I think I’ve shared my first experience arriving in the U.S. seeing all the plastic-wrapped breads sitting on the shelves for weeks, thinking, “how is this possible? Why doesn’t the bread go bad?” Yes, I know—I was pretty naive. Then I picked up a slice, only to discover that it was mostly air, and I was able to squeeze it in the palm of my hand and shape it into the size smaller than a ping pong ball. I knew then, that this was not something I particularly wanted to put in my body.
This is when I became slightly obsessed with baking my own breads, buying specialty flours online and seeking out health food stores that would have the kind of darker, whole wheat and grain types we use back home.
Why eat Norwegian style bread, you ask? Here are a few reasons:
- Whole grains and seeds contain lots of nutrients and fiber, the latter helping you to stay fuller longer, causing you to eat less
- It will help lower your cholesterol
- Stabilizes your blood sugar levels, helping you stay more energetic throughout the day
- Contributes to good digestion and gut health
- Can help prevent diseases like cancer, diabetes and cardiovascular disease
A bonus reason is that as opposed to white bread, whole grains and seeds contain tons of vitamins, minerals and antioxidants that help keep your body healthy. Why not opt for both healthy AND delicious if you’re going to eat? Norwegian bread is the way to go!
I am a believer in using quality grains and flours when making bread, cookies, pastries, and cakes. I use organic products from smaller producers whenever I can, and wholeheartedly believe that if everyone would do the same, we would see fewer people intolerant of gluten and grains, and less obesity.
Yes, that’s right. There has never been as much obesity in the world since the widespread popularity of the Atkins Diet, where red meat, bacon, eggs, and cheese were touted as “health food” and food to eat if you wanted to slim down, whereas bread, pasta, and rice were looked upon as the devil himself.
Come to think of it, growing up in Norway, we ate bread for breakfast, lunch and “kveldsmat” (a late-night meal after dinner, because Norwegians eat dinner super early, around 5 pm), and I never really saw any overweight people around. Food for thought, literally.
If you’re new to my blog, you might want to read my previous blog post about bread from my home region of Sunnmøre, which goes into more history and detail about breadmaking in Norway, and includes another recipe for bread.
I don’t think I’m exaggerating when I say there are MILLIONS of recipes for homemade bread in Norway, we just love bread that much. The best thing about making your own bread is that you know exactly what is in it, there are no fake additives and preservatives that may wreak havoc on your body, and of course: it tastes ten times better than any store-bought version you will find! That is if you follow my recipe of course! 🙂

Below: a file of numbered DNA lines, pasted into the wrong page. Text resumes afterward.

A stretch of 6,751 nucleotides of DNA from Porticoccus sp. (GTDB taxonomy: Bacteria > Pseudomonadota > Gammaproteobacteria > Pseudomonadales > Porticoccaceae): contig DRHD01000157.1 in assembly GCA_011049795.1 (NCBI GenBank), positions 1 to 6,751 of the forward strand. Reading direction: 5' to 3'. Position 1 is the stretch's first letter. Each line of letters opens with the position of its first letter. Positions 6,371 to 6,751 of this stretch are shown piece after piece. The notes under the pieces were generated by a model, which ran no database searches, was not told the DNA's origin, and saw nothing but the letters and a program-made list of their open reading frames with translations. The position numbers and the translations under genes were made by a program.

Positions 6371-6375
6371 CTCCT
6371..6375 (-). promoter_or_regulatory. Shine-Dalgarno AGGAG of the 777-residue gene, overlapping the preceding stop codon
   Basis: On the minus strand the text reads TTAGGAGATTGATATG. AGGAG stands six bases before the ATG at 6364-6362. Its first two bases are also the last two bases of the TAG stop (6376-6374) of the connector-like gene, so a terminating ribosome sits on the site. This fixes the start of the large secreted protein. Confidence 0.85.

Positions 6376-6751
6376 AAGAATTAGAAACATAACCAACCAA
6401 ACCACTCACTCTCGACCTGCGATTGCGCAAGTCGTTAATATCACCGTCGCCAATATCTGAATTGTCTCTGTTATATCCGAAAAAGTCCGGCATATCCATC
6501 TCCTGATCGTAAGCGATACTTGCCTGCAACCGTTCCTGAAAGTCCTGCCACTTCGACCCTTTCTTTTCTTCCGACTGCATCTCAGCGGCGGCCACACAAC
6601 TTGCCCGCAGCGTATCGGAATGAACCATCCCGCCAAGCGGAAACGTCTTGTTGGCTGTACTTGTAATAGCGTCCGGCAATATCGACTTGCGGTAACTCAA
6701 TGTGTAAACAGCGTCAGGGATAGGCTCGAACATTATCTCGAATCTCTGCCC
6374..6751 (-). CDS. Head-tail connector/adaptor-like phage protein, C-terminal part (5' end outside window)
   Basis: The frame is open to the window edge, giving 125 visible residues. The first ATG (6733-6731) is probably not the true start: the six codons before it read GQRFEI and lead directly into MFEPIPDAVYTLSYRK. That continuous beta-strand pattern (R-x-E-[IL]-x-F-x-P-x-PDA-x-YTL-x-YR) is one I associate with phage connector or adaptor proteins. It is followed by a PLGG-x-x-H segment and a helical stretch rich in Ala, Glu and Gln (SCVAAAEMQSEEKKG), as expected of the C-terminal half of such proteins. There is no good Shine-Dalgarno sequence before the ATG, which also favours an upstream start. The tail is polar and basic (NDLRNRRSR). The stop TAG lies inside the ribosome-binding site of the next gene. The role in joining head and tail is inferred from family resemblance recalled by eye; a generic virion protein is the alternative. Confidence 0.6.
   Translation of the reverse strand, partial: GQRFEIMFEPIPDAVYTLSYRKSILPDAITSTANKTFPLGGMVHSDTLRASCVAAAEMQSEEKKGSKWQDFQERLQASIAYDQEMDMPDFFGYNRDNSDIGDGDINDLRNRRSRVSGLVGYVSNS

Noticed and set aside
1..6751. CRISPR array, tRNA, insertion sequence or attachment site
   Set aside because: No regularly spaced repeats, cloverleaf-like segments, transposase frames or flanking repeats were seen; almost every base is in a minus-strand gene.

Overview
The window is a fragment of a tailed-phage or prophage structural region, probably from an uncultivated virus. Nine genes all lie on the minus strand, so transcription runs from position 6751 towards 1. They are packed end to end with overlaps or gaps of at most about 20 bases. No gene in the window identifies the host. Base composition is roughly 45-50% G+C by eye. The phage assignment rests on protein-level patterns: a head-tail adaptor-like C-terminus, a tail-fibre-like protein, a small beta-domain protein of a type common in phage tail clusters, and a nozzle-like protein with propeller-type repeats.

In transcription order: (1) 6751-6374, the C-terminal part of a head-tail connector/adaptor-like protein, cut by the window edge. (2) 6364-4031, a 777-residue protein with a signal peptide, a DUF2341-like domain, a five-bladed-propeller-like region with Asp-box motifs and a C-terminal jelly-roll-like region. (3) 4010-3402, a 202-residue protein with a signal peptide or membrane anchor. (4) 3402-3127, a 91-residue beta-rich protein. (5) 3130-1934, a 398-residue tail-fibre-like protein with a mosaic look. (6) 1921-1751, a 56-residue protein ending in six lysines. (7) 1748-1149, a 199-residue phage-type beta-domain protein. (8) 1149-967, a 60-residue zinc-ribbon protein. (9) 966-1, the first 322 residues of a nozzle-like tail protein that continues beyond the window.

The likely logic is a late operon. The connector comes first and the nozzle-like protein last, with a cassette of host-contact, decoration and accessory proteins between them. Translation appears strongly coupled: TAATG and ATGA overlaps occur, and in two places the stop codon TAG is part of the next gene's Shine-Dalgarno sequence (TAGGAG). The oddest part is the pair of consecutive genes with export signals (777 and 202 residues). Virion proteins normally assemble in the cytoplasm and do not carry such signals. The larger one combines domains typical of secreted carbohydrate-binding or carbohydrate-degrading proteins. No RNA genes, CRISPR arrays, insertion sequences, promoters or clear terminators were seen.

This bread is made in two stages. You’ll combine the ingredients in the first batch as listed below, then wait a few hours before you add the ingredients from the second batch. Trust me, the bread will be well worth your efforts! You can also double the recipe to make six loaves and freeze them so you have for weeks to come (or if you’re as big of a bread lover as I am, only for two weeks, hahaha).
Happy baking and please comment if you do try it out or if you have any questions! You can also stop by my FB page, Arctic Grub, and join in on the discussion about Norway and Norwegian food there!
MULTI-SEED, WHOLE GRAIN NORWEGIAN BREAD
Makes 3 loaves
a heaping 1/2 cup (75 g) flax seeds
a heaping 1/2 cup (75 g) chia seeds
a heaping 1/2 cup (75 g) sunflower seeds
a heaping 1/2 cup (75 g) pumpkin seeds
1 cup (100 g) organic old-fashioned oats
2 cups (200 g) organic whole wheat flour
2 cups (200 g) organic dark rye flour
4 cups (900 mL) cold water
1 cup (200 mL) water
2 tbsp maple syrup or light syrup
2 tbsp sea salt
1 packet dry yeast or 50 grams fresh yeast
5-6 cups organic all-purpose flour
Combine all the ingredients from batch #1 in the bowl of a stand mixer (or a large bowl) and cover with plastic wrap or a clean towel. Let sit for at least 2 1/2 hours at room temp, or overnight if you can. This will expand the seeds and make them chewy, which will help bind them to the dough.
After the mixture from batch #1 has been sitting for several hours or overnight, add in the ingredients from batch #2, perhaps holding back a bit of the flour. Fit the dough hook of the stand mixer on and mix for 5 minutes at low speed, then increase to high speed and knead the dough for another 5 minutes. Add more flour if necessary, until you get a smooth, elastic dough.
Let the dough rest for another 2 hours. Prepare three loaf pans by greasing them lightly with oil. Then pour the dough onto a clean work surface, divide it into three equal pieces. Fit the pieces into each loaf pan (if you don’t have loaf pans you can also free bake them by shaping the pieces into loaves and placing them onto a baking sheet).
Cover the loaves with a clean towel, and let rest for another 45 minutes at room temp. Meanwhile, heat your oven to 440° Fahrenheit (220° Celcius).
Brush the top of the loaves with a little water, and sprinkle additional chia, sunflower and pumpkin seeds on top. Bake for about 30-35 minutes or so until the bottom is hard and make a hollow noise when you tap them.
Cool for about an hour (if you can wait) before slicing into it. Serve with vegan butter and a cup of coffee or tea!